Craft Day 1/365
Hubby’s just made me a prop for school where I will be teaching Beowulf along with other myths and legends. He drew out the shape on some ply after a bit of research on the shape, then cut it out. He left the decorating for me to do!
I have painted the Viking broadsword using metallic paint for the font to add a bit of shine to it in the light and outlined some of the lettering with ink. I particularly like celtic patterns or those which interlock. One day I hope to have a go at silver jewellery making. The first piece of jewellery I designed was when my first baby was born and I wanted her to have a keepsake for when she grew up. Although I designed it, I commissioned a jewellery maker from famous Glastonbury in the UK to make it.
Regarding my class, all about the age of 12/13, they were thrilled that we were going to create a wall display of our work on myths and legends. After the focus on Beowulf, we moved onto The Pied Piper and the children’s task was to then write their own epic poem. My youngest daughter is always inspired by the ideas I plan for my lessons and wanted to take part even though she’s younger and attends a different school. She drew me a picture for a slide on The Pied Piper, having already studied it at school!
There are many entries I’ve collected since my three children were small of amusing utterances escaping their innocent mouths. I realised that if I still laughed about it several months later, it must be funny and other people will find it funny too. I began adding them to a book we aptly name The Happy Book. There are even ones my kids have written in there that I’ve said, more often than not when I’m tired, or occasionally when someone in the house is annoyed, but everything comes out ‘wrong’. We all have creative licence. We’re all creative with our own language. It’s difficult therefore to pick the most amusing (as Myfanwy has suggested in her Summer Journal Prompt for today – https://fabrilicious.wordpress.com/2014/07/22/july-22nd/), so I thought I’d share with you a few that hopefully will have you chuckling right up to bedtime and beyond! Maybe you can pick your favourites from this list of mine or even add some of your own?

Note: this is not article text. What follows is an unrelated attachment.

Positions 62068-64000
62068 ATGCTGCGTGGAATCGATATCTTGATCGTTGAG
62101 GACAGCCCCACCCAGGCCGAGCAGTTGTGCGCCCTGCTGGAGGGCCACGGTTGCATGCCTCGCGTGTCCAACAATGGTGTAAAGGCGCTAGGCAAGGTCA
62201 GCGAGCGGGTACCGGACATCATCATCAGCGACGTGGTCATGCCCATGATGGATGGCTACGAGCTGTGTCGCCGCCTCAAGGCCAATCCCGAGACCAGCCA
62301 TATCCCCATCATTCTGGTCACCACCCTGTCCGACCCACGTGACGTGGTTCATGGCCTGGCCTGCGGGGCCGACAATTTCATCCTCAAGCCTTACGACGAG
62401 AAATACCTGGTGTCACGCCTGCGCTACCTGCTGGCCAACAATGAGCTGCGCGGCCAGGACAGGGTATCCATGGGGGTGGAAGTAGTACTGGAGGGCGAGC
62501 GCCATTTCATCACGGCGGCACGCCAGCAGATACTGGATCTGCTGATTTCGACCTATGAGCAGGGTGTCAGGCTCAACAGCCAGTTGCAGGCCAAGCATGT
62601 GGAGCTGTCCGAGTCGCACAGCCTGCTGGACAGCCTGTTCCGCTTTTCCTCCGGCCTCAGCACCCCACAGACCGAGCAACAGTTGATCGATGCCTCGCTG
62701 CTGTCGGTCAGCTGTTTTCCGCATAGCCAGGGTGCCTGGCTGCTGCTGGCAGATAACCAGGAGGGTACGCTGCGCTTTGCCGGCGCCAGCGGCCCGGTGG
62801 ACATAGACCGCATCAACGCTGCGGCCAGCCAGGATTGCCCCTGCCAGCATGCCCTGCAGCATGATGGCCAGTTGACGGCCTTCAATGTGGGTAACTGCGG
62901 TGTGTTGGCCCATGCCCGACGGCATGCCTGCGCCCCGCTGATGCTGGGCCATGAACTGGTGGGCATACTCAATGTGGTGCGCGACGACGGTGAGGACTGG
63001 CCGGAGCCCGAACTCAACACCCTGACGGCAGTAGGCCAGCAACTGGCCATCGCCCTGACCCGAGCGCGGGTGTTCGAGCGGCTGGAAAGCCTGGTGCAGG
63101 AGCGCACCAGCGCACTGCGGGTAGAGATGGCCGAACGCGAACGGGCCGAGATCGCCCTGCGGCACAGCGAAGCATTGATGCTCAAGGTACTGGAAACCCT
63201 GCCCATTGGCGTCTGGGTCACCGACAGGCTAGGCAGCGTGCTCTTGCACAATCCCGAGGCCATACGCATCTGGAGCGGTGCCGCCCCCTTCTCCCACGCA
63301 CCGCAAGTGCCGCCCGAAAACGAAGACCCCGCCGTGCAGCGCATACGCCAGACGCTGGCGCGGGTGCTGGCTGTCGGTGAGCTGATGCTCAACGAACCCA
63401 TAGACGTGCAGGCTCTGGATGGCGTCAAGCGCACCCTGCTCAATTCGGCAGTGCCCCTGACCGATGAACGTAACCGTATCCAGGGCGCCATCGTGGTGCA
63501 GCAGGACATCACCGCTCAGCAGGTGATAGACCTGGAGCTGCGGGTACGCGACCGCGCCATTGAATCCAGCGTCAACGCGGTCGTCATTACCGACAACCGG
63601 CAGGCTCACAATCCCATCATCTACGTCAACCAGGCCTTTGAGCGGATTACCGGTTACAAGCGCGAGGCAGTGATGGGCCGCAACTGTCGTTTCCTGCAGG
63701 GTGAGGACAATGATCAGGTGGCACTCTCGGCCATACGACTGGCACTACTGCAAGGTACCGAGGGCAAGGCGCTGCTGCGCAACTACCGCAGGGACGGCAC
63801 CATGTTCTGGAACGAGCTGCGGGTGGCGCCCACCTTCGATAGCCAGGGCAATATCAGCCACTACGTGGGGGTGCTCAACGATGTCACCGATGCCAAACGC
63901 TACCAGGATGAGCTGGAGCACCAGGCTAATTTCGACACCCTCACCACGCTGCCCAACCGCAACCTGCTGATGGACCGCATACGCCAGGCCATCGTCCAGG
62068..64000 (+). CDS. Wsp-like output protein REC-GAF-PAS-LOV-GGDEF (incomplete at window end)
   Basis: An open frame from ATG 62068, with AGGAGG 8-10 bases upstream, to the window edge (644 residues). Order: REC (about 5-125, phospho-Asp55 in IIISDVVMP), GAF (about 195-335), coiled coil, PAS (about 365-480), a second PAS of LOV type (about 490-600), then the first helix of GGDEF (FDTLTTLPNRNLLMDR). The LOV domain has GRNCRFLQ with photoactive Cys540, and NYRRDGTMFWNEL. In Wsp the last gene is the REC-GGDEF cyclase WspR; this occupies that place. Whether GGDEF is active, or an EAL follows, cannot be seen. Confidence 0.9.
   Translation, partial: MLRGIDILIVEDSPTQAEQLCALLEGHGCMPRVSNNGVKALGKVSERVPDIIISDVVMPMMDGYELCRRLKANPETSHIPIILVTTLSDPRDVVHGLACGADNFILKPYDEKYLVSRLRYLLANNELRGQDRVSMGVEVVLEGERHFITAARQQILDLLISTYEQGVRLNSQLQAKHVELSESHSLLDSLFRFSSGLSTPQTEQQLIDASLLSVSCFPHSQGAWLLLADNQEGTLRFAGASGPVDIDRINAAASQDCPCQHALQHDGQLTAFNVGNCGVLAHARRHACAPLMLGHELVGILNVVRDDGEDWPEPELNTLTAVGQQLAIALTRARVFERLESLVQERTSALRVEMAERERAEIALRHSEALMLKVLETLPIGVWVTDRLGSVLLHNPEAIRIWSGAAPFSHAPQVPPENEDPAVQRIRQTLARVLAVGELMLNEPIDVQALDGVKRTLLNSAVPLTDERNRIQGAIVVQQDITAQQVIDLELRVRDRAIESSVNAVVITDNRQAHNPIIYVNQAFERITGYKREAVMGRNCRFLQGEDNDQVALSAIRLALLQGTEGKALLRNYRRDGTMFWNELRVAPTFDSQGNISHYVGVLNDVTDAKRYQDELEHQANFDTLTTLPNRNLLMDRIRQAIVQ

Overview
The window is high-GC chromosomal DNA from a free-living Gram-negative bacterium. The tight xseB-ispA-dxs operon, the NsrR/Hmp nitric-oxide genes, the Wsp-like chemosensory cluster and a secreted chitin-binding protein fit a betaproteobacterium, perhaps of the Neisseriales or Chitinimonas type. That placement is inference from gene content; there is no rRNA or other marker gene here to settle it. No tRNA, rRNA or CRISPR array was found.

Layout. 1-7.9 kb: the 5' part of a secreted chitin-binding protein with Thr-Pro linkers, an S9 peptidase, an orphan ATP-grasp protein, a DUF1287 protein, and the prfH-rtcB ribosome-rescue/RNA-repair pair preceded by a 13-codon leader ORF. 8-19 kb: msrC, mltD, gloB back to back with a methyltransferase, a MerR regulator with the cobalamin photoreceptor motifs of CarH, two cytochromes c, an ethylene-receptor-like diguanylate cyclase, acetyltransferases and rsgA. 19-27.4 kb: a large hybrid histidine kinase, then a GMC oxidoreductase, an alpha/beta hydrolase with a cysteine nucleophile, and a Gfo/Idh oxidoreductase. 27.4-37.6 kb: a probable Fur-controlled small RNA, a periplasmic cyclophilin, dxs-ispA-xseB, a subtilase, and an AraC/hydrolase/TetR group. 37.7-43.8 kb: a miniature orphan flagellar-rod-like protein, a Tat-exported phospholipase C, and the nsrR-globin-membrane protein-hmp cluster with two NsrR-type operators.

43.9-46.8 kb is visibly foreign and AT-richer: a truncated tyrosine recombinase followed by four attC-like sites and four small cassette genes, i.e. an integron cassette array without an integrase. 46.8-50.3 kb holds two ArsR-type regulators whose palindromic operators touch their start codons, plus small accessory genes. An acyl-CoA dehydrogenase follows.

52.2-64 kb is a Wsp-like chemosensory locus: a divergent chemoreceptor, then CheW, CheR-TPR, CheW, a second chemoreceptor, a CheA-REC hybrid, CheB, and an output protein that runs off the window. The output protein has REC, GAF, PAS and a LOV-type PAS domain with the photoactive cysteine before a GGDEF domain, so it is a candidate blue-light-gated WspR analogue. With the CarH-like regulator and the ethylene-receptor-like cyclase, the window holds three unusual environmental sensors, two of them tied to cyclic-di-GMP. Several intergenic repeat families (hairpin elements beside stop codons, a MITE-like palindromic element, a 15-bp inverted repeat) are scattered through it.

1. One day, my then three-year-old son came outside of the house to see what was going on. The bonnet was up on my car and a mechanic had turned up. Beneath the car was a pool of green (anti-freeze). He frowned, as if I hadn’t noticed what he’d seen, pointed urgently at the floor and exclaiming, ‘Ooh look, Mummy. The car’s been sick.’
2. My husband was doing a spot of DIY (October 2010) when he ranted in frustration at not finding the exact tool he wanted, ‘If it was impossible it would be easier.’
3. My daughter queried, ‘Why don’t they have any cows?’ when we went to Build A Bear for her younger sister’s birthday. I replied, ‘Well they could have – they’ve got a monkey, and owl, a banana …’. Never seen a Build a Bear banana …
4. My daughter via Skype while at university (October 2011): ‘I had a really healthy dinner. I had potatoes with their skins on and rubber beans.’
5. My son: ‘Mum can you buy me some smaller size clothes so that when I lose weight I can fit in them?’ My son isn’t on a diet…
Evening everyone. Just a brief post today as the heat got to me … I fell asleep. However, I did manage to draw out the outline for a wall hanging in air-vanishing fabric marker when I returned from a city trip.
Frustrating. Why is it that half the shops are shut today and it’s not even a Bank Holiday? I ended up sketching a cardboard lunchbox, which had a skull and crossbones on it while I drank a cup of coffee!